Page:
The simple, unadorned beauty of winter, often punctuated by the early emergence of bulbs makes winter in Tasmania PETER CUNDALL’S favourite season of all
Celebrates our winter wonders
Winter is an ideal time for landscaping and re-organising existing gardens
We shouldn’t be surprised by the rapidly-increasing numbers of tourists now visiting Tasmania in the middle of our relatively chilly winter.
What makes it astonishing to me is that so many are directly arriving from warm or tropical parts of Australia. Clearly many are here just to experience and even enjoy our winters.
When I meet them, happily rugged up in warm clothes they tell me why they love it. It’s so different from what they are used to and I agree because winter is by far my favourite season.
This is a beautiful time of the year and I get enormous pleasure just by seeing deciduous trees, totally leafless and displaying wonderfully-balanced patterns of bare, black branches.
In the tiny valley where we live, nighttime temperatures certainly drop well below freezing, but they are usually followed by sparkling, sunny days and beautifully cool, bracing air.
Early one morning last week I glanced at our garden from the warm comfort of our living room.
The simple, unadorned beauty had a special enchantment. Soft, slowly-drifting mist half-concealed many trees and shrubs. Drooping curtains of weeping wil- low branches were already taking on a gleaming, yellow-green; indicating that we are on our way back to spring.
Down below massed drifts hellebores were already blooming, snowdrop colonies had defiantly popped up and great clumps of early jonquils made great golden splashes beneath the naked trees.
So I pulled on a thick jumper and went wandering.
On any cold and misty morning there is always a sweet, ancient smell of earth and decomposing fallen leaves. On this day, something else was in the air, the unforgettable, spicy fragrances from three hardy, winter-flowering shrubs, a Chinese Wintersweet (Chimonanthus praecox) with its small highly-scented, translucent yellow flowers, daphne odora with gorgeously-scented, rosy-pink flowers and an
almost forgotten needle-bush (Hakea sericea) with its pink spider flowers and powerful, honey-like scent.
Several sasanqua camellias were covered in flower in various shades of pink and one large seedling was a mass of semi-double white blooms.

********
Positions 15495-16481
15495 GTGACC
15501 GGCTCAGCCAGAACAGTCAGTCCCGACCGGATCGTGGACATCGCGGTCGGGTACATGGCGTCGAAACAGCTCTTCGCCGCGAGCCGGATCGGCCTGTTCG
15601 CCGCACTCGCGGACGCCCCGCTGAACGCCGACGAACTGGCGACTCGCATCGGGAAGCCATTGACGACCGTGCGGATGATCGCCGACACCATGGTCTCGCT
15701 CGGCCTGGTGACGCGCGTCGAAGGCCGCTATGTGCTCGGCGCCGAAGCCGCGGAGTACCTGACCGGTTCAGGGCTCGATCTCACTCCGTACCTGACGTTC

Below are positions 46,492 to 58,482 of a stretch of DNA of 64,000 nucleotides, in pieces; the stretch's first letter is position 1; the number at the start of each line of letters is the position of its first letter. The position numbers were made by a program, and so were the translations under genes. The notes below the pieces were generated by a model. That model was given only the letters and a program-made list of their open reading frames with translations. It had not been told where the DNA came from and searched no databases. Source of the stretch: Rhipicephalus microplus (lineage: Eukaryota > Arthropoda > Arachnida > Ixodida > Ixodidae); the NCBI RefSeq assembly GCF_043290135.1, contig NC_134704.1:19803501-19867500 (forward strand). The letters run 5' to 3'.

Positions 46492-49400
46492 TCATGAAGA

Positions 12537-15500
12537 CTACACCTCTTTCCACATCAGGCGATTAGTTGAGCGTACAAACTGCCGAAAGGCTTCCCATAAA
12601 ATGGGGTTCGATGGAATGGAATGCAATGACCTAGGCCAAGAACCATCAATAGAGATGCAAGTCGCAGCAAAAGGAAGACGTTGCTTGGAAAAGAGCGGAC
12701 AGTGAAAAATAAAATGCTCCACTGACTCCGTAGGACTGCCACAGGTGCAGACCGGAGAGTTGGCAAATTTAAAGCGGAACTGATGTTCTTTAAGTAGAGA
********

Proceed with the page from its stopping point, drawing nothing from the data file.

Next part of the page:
A reticulata camellia – also grown from seed – has already unfolded several huge, deep-pink flowers, each with a large golden boss of stamens. On this moist winter morning, the deeply-waved petals were beaded with glittering dew, a breathtaking but common sight in many Tasmanian winter gardens.
Winter is a time of waiting and we sense it in the silence and stillness. Yet deep in the cold, moist soil there is intense activity.
New roots have already begun to penetrate deeper and wider in a relentless search for moisture and nutrients. Long dormant seeds have started to swell, but also pause, sometimes for weeks until soil temperatures rise just high enough for safe germination.
Winter is a perfect time to work out in the garden. There is no more satisfying pleasure than hard physical work without sweaty discomfort or irritation by flies. After all, this is the busiest planting time of the year, especially for planting new deciduous trees, shrubs and roses.
Winter is ideal for dividing and opening up clumps of congested perennials while still in winter sleep.
Steadily lengthening daylight hours also mean we can safely plant seedlings of hardy vegetables including onions, garlic, cabbage, cauliflower, broccoli, asparagus, peas, broad beans, winter lettuce, globe artichokes and Jerusalem artichokes.
In fact, seeds of most brassicas can now be sown under cover so healthy seedlings are ready to go in during early spring.
That means full maturity well before summer’s caterpillars and grubs get a chance to move in.
Winter is ideal for landscaping and reorganising existing gardens. Almost all trees and shrubs may be safely planted or transplanted this month.
Still, it’s nice to look forward to spring when our gardens explode with colour. But to be honest, right through those warm, golden spring and summer days, some of us will be quietly looking forward to the magic of our coldly-beautiful winter gardens.